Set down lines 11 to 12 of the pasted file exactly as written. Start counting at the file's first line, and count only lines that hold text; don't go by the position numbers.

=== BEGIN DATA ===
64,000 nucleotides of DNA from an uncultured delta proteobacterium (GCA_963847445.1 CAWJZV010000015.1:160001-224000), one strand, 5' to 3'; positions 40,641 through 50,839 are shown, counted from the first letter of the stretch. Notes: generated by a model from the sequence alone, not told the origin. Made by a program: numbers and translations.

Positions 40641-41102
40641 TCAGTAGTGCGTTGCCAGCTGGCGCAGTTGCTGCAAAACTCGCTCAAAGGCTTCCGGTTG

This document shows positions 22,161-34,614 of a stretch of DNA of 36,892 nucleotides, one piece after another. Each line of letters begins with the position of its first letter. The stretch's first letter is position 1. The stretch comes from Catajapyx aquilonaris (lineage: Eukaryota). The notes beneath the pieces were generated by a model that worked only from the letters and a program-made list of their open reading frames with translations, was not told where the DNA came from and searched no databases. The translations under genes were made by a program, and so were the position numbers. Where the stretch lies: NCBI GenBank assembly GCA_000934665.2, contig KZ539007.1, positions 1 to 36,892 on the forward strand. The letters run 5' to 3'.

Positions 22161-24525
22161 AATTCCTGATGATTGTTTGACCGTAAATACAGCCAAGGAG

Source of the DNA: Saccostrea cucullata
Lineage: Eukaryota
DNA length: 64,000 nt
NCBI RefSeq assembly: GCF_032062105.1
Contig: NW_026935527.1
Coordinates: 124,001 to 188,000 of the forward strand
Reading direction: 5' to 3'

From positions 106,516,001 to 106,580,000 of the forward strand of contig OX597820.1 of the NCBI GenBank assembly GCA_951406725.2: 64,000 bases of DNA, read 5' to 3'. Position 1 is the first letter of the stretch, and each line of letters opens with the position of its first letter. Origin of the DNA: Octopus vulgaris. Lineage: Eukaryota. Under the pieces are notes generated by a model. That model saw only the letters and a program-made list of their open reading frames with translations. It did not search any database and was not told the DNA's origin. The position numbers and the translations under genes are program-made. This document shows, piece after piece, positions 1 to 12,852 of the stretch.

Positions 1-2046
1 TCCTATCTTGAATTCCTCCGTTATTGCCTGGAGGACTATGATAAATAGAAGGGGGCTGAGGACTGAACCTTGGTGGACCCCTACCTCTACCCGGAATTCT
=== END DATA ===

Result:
Contig: NW_026935527.1
Coordinates: 124,001 to 188,000 of the forward strand